The A arte Invernizzi gallery will open on Tuesday 15 March an exhibition titled The Cinematic Eye, curated by the director and filmmaker Francesco Castellani.
Following a personal vision of the director, the exhibition investigates possible conceptual and expressive affinities between the visual arts and cinema by using specific elements of cinematographic languages as instruments of analysis and reading of the works, carrying out iconographic choices in the search for possible connections, profound and not merely formal relations between the diverse languages. The frame, the field and the out of field, the light and the optical-photographic dynamics, the plane sequence, the flashback and ellipse editing are habitual “technical tools” of the director’s work which are brought into play in order to project and substantiate a “system of vision” of the exhibited works.
As Francesco Castellani writes in the exhibition catalogue: “The works by Nicola Carrino, Enrico Castellani, Alan Charlton, Carlo Ciussi, Gianni Colombo, Dadamaino, Riccardo De Marchi, Lesley Foxcroft, François Morellet, Mario Nigro, Pino Pinelli, Niele Toroni and Michel Verjux give body to the structure of this attempt at narrating connections, relations and consonances between languages. An attempt that in my approach began by instinctively thinking of the concept of dark matter.” (...)
“When I reflect upon the artists gathered together here in this project and about their possible relations with the cinema I can only imagine them as being experimenters who with means that differ from laboratory instruments also look for dark matter. In other words, they try with their artistic actions to give a visible form to what moves beyond the threshold of the visible, beyond conventional time and space, outside and inside ourselves, in the vastness of the Universe as also within the complex labyrinth of the interior world. A research that they share with the most courageous directors”.
The works are proposed in a “system of vision”, articulated on the two floors of the gallery in three “planes sequence” (a linguistic element par excellence of cinematographic technique): here the intention is to offer these as part of a coherent and fluid continuum, each in its singularity, just as in the cinema the plane sequence identifies a dynamic of narrative continuity that is not interrupted by editing cuts.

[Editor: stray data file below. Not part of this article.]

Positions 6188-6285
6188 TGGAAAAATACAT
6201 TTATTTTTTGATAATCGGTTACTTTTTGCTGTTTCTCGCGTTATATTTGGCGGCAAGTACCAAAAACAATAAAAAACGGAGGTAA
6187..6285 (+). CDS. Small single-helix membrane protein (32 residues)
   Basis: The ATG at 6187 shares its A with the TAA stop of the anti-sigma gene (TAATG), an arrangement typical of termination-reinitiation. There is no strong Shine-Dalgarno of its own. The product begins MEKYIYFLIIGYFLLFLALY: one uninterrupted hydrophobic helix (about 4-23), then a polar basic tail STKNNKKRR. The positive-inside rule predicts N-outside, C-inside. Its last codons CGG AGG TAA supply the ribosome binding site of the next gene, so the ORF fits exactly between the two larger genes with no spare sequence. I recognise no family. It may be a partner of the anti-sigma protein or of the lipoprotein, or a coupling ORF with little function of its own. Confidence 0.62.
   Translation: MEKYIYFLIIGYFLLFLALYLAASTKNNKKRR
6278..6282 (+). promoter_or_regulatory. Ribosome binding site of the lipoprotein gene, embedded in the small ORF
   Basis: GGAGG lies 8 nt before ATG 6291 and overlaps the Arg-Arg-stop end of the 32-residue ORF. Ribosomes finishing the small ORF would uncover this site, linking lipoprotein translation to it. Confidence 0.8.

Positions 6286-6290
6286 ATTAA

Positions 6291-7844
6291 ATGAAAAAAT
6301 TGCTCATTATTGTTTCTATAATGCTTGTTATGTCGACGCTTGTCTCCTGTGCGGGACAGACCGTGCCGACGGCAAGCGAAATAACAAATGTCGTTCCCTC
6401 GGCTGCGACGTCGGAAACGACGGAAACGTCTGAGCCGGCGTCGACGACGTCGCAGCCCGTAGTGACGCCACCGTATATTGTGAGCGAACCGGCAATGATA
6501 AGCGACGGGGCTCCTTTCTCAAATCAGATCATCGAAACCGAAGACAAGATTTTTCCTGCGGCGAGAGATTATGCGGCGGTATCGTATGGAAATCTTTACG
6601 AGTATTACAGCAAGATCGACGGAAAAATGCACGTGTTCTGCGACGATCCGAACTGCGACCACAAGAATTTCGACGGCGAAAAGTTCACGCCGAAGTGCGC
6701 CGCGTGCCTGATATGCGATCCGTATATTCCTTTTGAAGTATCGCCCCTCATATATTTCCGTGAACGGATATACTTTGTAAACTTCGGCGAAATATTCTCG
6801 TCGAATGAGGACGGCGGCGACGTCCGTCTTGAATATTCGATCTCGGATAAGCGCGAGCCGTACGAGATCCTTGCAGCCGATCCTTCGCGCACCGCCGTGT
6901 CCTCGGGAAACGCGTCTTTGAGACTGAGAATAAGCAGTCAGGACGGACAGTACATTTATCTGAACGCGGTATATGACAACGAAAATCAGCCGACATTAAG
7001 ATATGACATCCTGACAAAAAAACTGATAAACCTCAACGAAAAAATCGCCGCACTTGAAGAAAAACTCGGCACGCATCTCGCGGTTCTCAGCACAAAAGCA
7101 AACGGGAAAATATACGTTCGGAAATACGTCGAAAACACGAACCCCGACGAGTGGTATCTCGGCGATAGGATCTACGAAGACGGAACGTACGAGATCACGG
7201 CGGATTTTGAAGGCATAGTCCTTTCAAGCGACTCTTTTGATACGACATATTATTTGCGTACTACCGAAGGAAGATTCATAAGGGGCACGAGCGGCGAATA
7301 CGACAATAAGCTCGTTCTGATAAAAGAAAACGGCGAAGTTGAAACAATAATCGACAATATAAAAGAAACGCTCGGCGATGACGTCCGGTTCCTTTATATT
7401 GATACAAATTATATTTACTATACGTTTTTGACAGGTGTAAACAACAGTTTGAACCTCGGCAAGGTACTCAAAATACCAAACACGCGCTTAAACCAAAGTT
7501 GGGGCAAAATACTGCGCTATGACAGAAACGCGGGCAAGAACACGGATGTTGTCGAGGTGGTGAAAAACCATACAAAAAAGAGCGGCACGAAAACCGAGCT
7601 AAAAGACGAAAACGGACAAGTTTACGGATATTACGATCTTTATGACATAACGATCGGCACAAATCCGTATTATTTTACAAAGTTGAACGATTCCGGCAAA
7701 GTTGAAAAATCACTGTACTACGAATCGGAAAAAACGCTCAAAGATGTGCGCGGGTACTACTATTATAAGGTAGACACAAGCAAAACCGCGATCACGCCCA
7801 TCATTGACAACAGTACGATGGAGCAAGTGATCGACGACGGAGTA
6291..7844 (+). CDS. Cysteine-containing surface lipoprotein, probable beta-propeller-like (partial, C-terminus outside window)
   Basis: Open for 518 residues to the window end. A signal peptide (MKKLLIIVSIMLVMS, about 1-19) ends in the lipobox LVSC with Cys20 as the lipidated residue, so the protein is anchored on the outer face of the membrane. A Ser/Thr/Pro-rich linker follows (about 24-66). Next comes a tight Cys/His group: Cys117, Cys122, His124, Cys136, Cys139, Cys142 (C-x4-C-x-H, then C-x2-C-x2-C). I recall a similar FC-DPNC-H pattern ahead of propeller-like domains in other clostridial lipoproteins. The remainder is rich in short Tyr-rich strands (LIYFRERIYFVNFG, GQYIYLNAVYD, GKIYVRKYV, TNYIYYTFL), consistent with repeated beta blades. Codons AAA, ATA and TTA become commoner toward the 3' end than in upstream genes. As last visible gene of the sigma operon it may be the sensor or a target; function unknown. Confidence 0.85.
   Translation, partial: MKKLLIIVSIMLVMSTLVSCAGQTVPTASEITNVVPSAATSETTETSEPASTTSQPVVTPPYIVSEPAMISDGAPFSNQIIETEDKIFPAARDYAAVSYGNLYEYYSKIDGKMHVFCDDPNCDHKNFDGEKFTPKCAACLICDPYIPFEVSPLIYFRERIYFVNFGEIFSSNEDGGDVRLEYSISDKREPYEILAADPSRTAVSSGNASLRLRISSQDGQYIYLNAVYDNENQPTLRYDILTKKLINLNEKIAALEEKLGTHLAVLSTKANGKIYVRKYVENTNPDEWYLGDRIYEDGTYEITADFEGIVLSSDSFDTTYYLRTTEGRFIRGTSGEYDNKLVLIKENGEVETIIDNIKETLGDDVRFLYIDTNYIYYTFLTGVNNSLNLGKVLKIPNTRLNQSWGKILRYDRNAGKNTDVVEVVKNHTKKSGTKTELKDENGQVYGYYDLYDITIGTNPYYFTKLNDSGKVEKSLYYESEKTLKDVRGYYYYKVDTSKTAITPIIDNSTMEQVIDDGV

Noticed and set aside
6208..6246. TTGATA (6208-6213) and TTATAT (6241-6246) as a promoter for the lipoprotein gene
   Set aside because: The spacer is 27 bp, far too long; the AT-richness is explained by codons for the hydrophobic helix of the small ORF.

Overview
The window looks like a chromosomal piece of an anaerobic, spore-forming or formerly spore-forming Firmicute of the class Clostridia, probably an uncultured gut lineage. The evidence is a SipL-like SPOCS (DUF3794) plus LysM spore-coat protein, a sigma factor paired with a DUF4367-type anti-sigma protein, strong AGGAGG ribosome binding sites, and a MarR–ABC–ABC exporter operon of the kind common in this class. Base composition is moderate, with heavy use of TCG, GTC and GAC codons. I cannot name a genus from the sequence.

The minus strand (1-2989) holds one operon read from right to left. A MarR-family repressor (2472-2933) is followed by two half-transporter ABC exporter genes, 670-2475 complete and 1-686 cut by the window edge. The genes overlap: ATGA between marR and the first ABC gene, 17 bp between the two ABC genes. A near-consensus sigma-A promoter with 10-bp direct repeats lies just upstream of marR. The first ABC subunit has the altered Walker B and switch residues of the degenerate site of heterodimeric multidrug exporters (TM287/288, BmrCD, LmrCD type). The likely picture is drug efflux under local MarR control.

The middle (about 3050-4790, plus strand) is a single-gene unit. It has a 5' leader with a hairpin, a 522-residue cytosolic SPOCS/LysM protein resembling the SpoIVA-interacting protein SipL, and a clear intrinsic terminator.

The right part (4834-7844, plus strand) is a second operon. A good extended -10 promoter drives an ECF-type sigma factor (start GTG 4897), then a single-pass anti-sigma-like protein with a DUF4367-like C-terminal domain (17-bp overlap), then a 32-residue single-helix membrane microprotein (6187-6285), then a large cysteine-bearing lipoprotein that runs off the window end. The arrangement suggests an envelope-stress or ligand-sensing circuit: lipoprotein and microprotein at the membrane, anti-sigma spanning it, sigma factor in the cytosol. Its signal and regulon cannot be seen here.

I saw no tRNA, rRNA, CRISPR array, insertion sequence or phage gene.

In the room of the upper floor the three-dimensional field/space of the intervention/sculpture by Nicola Carrino and the works by Enrico Castellani, Gianni Colombo, Dadamaino, Riccardo De Marchi and François Morellet show how the painting/field, physical limit of the material support of pictorial action, are the shared limit/space, the common threshold to overcome towards the representation of the out of field of what is beyond the threshold of the visible.
In the next room the work by Niele Toroni takes on form in arranging itself on the walls as a “cinematographic sequence” with its modular development of the brush marks in progression from one to six.
The work by Michel Verjux presents itself as a montage connection which ideally unites the sequences of the upper floor to those of the lower floor in a continuity of the system of vision.
On the lower floor the analytical use of constitutive elements of the image/cinema investigates the possible affinities between the languages and works of Alan Charlton, Carlo Ciussi, Lesley Foxcroft, Mario Nigro and Pino Pinelli which are read here - on the basis of the Deleuzian conception - as images/time and images/movement, visible forms of the invisible, chromatic, plastic, kinetic and cinematographic elaborations of a universe without calm (in perennial movement) in which the individual is part of both time and nature, precarious tangle of atoms in search for a sense in the Lebenswelt, that vital world which envelopes everything and that comprises within an organic and universal unicum.
On the occasion of the exhibition a bilingual catalogue has been published containing the reproduction of the works on exhibit, an introductory essay by Francesco Castellani, a poem by Carlo Invernizzi and biographical notes of the artists.